In the four months since the Salt Palace expansion project was announced, the Salt Lake Convention and Visitors Bureau has booked an estimated $214 million worth of convention business.
To keep the momentum building, SLCVB chief executive Dianne Nelson Binger said Wednesday the bureau will ask the Utah Legislature for $5 million annually for the next 10 years to fund the second phase of the Salt Palace expansion, which the bureau estimates will result in more than $72 million annually in direct visitor spending.
Prior to the SLCVB annual meeting Wednesday night, Binger told the Deseret Morning News that the expected legislation likely will include "some type of hotel/transit/room tax increase" to fund the expansion. Alan Dayton, a consultant to Salt Lake County, has been contracted to work on draft legislation.
"They're keeping it pretty close to the chest," Binger said. "Right now there is no bill numbered. But I have been assured that people are working behind the scenes."
Meanwhile, work on the first phase of the expansion project continues, Binger said. Construction is under way on an underground Salt Palace parking facility that will add 400 stalls — accessible by 300 West — to the existing 600 stalls off 200 South.
The expanded underground parking will be beneath the exhibit hall floor, Binger said. Phase one, which will cost $15 million and is funded by Salt Lake County, will be complete this summer in time for the Outdoor Retailer summer trade show in July.
Phase two of the project, which will cost an estimated $43 million, will commence when the show concludes and be completed by August 2006.
In all, 2004 was a positive point of departure for the tourism industry in general, and for Salt Lake City in particular, Binger said.
"Last year was a great year," she said. "It was a very good year for the booking department, which booked 400,000 hotel room nights for future years, which was the best booking season since 2001. It was a good year in terms of the number of convention delegates hosted last year, which was our best year excluding 2002, the Olympic year. It was also a very good year for tourism bookings.
"It has taken awhile for the tourism industry to recover. But it looks like we've finally turned a corner. Things are looking up."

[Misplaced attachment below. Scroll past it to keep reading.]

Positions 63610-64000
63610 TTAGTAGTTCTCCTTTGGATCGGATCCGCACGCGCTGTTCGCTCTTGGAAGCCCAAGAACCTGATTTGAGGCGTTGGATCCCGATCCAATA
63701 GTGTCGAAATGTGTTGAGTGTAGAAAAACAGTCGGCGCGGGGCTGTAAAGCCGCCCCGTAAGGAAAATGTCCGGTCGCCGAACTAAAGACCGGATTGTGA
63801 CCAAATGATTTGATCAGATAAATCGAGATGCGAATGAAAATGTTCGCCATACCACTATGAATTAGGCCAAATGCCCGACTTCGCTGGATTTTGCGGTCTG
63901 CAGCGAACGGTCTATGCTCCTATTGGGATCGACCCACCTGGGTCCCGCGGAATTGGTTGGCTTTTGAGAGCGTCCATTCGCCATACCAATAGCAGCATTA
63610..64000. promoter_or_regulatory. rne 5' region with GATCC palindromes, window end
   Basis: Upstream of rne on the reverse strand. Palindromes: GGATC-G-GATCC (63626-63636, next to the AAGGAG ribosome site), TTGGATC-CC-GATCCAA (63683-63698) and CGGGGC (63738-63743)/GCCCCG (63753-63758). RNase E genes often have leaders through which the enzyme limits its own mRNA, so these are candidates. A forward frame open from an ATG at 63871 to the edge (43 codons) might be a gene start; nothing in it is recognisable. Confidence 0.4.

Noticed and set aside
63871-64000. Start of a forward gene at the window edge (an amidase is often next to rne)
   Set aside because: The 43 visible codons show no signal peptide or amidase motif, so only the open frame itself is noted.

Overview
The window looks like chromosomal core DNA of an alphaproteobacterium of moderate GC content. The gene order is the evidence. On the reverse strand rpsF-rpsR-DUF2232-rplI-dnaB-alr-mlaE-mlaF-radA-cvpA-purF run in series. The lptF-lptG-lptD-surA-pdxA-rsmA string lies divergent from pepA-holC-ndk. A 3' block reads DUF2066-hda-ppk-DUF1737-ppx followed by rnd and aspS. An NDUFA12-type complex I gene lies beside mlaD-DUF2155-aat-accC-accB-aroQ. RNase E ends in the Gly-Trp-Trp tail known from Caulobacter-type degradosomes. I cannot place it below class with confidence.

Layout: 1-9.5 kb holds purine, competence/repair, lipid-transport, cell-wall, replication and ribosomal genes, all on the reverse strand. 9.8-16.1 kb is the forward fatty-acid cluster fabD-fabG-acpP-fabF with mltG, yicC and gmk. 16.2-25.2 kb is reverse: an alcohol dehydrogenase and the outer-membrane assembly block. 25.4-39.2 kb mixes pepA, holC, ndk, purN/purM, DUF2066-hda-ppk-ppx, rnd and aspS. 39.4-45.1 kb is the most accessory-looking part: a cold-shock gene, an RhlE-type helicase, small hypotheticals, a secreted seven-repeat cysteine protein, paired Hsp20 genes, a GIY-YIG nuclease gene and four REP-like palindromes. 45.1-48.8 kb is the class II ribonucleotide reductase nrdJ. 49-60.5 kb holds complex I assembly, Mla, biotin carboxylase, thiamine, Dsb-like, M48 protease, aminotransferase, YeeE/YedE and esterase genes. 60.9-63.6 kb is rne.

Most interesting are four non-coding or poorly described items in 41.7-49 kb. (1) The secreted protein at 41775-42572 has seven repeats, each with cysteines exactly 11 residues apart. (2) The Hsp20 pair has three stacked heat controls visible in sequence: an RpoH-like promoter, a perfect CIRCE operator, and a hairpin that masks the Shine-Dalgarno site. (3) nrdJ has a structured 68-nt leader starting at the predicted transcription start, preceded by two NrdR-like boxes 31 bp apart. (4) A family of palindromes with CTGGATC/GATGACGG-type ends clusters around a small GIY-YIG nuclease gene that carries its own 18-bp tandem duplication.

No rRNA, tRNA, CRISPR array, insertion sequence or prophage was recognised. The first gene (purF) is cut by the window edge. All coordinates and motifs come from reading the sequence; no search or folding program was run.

In addition to four major conventions booked since the Salt Palace expansion was announced — the American Chemical Society in March 2009, the Society of Toxicology in March 2010, the American Society for Mass Spectrometry in May 2010 and Rotary International in June 2011 — the bureau also is bidding on eight other national conventions representing 81,000 delegates. None would have been possible without the promise of an expanded facility, Binger said.
"We have already confirmed over $200 million in future direct visitor spending as a result of the Salt Palace expansion," she said. "This is new money to our community. There's no multiplier here. This is money going from their pockets to ours."
According to the bureau's annual report, also released Wednesday, the 2004 convention-related hotel bookings were a 17.5 percent increase over 2003.
About 231,795 convention delegates were booked in Salt Lake City in 2004, the report stated, compared to 206,767 the year before. Total delegate/visitor spending, not counting associations or corporations, topped $259 million in 2004.
The SLCVB's tourism department sold 46,000 "Ski Salt Lake" passes during the 2003/2004 ski season, exceeding $1.8 million in revenue, the report stated. This season, Binger said sales of the passes are up 72 percent over the prior year, as of Jan. 23. Ski Salt Lake passes, which can be used at four area ski resorts, are only sold in conjunction with hotel room nights.
Looking ahead, Binger said the bureau will continue to refine its efforts to bring more visitors and dollars to Utah. It expects good results from a new partnership with Travelocity, an online travel service, and new genealogy materials to capitalize on niche markets unique to Utah.
"Based on our past success, I am confident about our future," Binger wrote in remarks provided to the Morning News. "The travel industry is changing at a breathtaking pace. New technologies, security concerns, time and lifestyle pressures, and financial uncertainties are reshaping our industry on a daily basis. . . . And while we are committed to the activities that have brought us success in the past, we also recognize that the only thing we can count on is change. So we will continue to embrace change, as we move into the future."